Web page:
But that wasn’t the end of today’s Becki-beautification effort. (Did I mention just how shlumpy I felt, in my gym pants and sweatshirt, the last of my somewhat-clean clothes?) The ladies insisted – “Coiffure! Coiffure!” – that I stop at the beauty salon next door, apparently also a part of the association. Off came my glasses; what at first I in my nearsightedness feared (and was ready to succumb to) was a pair of shears turned out to be merely a comb, and my unwashed hair was promptly spritzed down and given the best blowout of my life. Then: “Maquillage?” Pancake makeup that managed to cover the recent explosion of zits along my jawline, eyes heavily rimmed with kohl, lips given a bright pink lipstick, then gloss, then glitter, then another gloss.
Despite my personal practices, I don’t like promoting the idea that women need makeup to be beautiful, nor that beauty is all they have to offer the world. On the other hand, it did me no small bit of good to feel somewhat presentable (from the neck up, at least) for the first time in weeks.
And the young women were delighted with the results. More dancing; another mass photo shoot. Several girls insisted on walking us home. Many scraps of paper were pressed into my hand – cell numbers for when I finally get my own “portabl.” I felt full of inspiration for the possibilities of working with these girls, so hungry for attention and with so much to offer. Aziza said I was welcome to teach English there any time, and if our training schedule allows, I’ll do it. At the very least, I can donate some of my paltry Peace Corps “walking-around” allowance and stop by with pastries and the hope of another dance lesson.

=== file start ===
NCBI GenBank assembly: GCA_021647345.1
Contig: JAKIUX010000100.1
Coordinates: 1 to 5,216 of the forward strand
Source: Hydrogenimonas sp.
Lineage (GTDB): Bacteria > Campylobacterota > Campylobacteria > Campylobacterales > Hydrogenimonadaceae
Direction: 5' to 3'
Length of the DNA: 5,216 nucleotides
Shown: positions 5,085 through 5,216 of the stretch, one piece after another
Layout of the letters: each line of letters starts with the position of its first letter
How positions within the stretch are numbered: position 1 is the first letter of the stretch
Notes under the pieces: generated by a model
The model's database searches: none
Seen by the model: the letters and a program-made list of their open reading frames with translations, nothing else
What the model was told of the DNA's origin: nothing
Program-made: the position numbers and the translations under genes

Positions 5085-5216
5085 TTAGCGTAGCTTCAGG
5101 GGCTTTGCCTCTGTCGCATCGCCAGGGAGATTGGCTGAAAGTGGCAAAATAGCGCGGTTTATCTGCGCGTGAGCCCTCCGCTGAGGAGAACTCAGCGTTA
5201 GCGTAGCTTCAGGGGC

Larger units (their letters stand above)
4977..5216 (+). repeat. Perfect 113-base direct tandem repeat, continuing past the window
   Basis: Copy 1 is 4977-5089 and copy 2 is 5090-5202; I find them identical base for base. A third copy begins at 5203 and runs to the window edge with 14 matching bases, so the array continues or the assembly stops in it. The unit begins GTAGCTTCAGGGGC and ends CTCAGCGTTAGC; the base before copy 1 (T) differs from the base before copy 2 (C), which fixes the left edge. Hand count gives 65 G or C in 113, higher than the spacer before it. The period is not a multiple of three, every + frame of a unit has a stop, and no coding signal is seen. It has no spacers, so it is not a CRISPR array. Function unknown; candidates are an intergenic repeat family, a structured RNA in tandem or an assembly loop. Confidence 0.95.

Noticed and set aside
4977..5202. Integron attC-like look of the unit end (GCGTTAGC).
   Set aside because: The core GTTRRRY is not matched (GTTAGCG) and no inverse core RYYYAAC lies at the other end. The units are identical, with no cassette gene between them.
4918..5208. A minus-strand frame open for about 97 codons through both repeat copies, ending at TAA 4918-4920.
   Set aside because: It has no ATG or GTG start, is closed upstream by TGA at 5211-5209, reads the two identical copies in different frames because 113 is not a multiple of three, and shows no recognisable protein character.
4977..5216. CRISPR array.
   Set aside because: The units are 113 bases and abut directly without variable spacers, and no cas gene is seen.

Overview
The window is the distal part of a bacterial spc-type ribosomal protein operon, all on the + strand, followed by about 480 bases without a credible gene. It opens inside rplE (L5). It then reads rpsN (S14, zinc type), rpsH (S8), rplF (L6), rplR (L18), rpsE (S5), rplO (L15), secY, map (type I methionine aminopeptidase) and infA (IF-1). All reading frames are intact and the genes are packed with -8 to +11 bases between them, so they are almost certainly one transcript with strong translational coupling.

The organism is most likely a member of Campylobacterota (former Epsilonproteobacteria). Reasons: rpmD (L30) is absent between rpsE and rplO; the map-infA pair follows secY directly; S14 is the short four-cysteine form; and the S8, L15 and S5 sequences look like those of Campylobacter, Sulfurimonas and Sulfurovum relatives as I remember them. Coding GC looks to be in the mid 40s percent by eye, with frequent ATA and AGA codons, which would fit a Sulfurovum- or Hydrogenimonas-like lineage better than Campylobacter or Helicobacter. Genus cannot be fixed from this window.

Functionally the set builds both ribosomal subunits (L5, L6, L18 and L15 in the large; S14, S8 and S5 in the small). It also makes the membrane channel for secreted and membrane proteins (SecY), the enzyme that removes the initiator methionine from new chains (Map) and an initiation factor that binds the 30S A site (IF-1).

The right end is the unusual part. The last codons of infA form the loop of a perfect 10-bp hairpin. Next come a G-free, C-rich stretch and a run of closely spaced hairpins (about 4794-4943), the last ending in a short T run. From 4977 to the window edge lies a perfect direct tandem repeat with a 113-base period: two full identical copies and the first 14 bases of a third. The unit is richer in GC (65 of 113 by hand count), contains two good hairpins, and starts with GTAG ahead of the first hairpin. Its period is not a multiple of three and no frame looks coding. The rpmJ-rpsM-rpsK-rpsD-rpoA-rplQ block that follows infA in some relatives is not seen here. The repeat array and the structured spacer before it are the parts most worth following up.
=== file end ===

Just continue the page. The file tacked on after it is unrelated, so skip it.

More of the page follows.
It’s raining as I write this late at night (nearly 10:30!), huddled under a wool blanket, trying to escape a cold so bitter I don’t even dare change clothes before climbing into bed. It’s the third heavy rain today, complete with blustery wind and menacing lightning. Just before lftur (the Ramadan break-fast just after sunset), the parlor windows were pelted with tiny hailstones. I know the rain is desperately needed in this apple-growing and honeybee-raising region, but I thought I’d come to Africa to escape such cold. (Though, I’m constantly reminded by Moroccans, this is not Africa.)
It’s hard not to get a little homesick, especially for central heating and steady electricity and paved streets that don’t become muddy bogs under constant rain. But at home I’d still be whining to y’all about my adventureless small life, instead of bathing and dancing comfortably with women I can’t hold a traditional conversation with. Instead, we bond in other ways. And it is definitely an adventure, every second of it.